4. EM liquidity has improved significantly. Greater liquidity is most notable in India, Taiwan, and the Gulf Cooperation Council markets (Saudi Arabia, UAE, Qatar, Kuwait).  Our investable universe, consisting of stocks with average daily trading volumes greater than $4 million, has grown by over 40% over the past ten years.  We believe the improved breadth of the asset class should continue to be a tailwind for quantitative strategies like Causeway’s.

5. Diversification is key to investing in China. In the late-2010’s, investors gravitated towards technology-oriented stocks such as the BATs (Baidu, Alibaba, Tencent), which led to very narrow market leadership.  But recently, regulatory and growth headwinds for these stocks have contributed to relative outperformance of sectors such as energy, banks, materials, and infrastructure. These “traditional economy” stocks also tend to pay meaningful dividend yields; the short duration of these stocks should be attractive to investors concerned about China’s long-term prospects.  Causeway emerging market portfolios currently hold a combination of technology-oriented and traditional economy China stocks.

6. Quantitative, active management can emphasize multiple EM return drivers. Causeway’s Emerging Markets strategy combines value, growth, momentum, and competitive strength factors to seek to exploit varied sources of alpha. As a result, Causeway’s representative EM portfolio currently trades at valuation discount to an already inexpensive MSCI EM Index, while experiencing net earnings upgrades at a faster pace[2].  The current portfolio also has meaningful exposure to small capitalization stocks. Exhibiting greater breadth and stock price inefficiencies than large caps, we believe small caps have outsized alpha potential.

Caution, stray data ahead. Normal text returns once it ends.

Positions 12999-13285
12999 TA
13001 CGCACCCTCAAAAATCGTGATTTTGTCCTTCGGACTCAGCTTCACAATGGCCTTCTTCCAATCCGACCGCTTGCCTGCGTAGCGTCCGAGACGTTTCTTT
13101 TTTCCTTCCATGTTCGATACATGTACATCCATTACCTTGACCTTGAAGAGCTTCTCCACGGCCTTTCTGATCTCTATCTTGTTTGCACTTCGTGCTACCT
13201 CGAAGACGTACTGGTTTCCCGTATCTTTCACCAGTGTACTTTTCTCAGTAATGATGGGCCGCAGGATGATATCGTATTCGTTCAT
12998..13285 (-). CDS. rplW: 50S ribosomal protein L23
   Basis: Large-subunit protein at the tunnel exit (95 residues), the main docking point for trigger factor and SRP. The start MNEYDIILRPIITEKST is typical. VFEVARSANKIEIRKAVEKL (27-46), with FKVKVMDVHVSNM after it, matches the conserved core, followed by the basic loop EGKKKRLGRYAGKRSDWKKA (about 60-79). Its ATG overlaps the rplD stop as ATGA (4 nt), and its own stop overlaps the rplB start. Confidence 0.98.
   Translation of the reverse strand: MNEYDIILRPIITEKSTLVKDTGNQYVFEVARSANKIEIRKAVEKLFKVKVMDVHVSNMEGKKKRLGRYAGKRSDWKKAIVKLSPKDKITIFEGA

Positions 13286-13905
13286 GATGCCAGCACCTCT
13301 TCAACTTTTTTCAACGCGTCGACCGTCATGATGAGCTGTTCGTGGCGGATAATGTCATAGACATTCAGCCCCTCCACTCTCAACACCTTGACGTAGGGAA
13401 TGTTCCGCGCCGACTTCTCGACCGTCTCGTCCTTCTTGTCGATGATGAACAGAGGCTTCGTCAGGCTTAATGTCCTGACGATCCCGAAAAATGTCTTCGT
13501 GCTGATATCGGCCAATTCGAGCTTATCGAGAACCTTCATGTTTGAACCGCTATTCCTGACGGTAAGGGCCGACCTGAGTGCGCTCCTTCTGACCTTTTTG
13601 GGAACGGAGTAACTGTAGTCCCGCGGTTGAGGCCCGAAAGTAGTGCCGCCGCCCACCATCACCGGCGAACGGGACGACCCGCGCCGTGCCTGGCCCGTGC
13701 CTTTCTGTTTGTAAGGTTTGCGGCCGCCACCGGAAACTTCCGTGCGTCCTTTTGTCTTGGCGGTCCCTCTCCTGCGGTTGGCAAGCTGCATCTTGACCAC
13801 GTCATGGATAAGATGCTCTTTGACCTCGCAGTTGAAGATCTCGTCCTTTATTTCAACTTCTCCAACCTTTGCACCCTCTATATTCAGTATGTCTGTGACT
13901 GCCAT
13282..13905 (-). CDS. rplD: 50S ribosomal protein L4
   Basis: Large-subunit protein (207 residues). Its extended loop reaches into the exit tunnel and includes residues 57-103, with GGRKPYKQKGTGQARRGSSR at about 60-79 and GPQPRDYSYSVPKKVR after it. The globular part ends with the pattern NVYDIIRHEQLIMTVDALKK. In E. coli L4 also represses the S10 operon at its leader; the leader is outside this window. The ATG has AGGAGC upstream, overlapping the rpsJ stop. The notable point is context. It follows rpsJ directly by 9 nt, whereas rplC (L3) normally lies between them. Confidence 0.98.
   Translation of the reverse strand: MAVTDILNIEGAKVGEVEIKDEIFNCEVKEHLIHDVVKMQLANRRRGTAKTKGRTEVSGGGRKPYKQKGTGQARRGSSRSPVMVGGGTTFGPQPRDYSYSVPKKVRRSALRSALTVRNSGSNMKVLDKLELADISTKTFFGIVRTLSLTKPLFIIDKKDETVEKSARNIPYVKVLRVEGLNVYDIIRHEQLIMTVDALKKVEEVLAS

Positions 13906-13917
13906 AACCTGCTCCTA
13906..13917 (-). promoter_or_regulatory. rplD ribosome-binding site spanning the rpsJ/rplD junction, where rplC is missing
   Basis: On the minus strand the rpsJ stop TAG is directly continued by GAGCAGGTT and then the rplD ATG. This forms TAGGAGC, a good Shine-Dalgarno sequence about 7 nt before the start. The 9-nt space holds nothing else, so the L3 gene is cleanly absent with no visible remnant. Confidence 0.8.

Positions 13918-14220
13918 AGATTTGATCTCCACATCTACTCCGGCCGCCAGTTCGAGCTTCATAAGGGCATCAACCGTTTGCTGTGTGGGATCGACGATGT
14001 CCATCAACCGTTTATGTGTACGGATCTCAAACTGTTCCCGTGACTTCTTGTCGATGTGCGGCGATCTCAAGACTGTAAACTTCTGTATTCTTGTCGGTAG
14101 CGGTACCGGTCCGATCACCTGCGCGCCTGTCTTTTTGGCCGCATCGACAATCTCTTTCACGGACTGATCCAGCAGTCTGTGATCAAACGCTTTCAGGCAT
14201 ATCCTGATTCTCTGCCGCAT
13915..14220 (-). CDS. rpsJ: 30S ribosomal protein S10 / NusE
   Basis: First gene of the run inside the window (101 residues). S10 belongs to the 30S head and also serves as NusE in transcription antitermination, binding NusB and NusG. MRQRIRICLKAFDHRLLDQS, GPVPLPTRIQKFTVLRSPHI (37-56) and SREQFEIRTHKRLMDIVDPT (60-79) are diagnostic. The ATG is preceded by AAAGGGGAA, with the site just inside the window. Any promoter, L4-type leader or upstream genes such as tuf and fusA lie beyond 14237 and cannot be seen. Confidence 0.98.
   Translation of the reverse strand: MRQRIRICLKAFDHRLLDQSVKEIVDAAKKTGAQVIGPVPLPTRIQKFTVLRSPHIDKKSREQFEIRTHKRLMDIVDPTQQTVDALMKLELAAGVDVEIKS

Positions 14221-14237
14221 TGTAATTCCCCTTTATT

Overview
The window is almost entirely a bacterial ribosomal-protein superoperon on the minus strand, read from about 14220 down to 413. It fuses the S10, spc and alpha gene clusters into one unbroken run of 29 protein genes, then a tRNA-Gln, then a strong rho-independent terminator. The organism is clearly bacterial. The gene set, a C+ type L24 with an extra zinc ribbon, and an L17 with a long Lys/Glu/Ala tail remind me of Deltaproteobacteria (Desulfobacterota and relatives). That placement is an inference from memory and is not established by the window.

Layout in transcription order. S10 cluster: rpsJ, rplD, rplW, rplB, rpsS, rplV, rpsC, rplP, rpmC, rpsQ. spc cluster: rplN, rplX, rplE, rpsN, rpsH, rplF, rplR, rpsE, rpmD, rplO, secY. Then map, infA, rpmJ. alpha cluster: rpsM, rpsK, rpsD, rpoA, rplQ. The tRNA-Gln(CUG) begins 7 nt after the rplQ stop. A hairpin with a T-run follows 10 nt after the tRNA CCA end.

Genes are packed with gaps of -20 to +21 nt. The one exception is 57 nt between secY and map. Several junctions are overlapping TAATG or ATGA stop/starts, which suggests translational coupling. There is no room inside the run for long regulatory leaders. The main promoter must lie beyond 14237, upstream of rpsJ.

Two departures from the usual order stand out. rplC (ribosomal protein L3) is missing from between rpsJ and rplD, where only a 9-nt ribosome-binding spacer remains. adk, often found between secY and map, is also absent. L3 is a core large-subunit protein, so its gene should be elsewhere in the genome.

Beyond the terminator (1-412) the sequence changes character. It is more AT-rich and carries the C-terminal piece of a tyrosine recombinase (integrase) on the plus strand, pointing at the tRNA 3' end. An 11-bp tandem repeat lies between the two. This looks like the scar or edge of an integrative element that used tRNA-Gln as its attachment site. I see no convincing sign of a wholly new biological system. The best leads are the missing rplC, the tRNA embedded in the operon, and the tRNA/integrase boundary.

[1] As of 1/31/2024, using valuation characteristics of the MSCI Emerging Markets Index and the MSCI USA Index.

[2] As of 1/31/24, Causeway Emerging Markets representative account v. the MSCI Emerging Markets Index characteristics: Price-to-book value 1.2 v. 1.6; Next-twelve-months (“NTM”) price-to-earnings 7.8 v. 11.2; NTM earnings-per-share revision (%) 9.9 v. -1.3.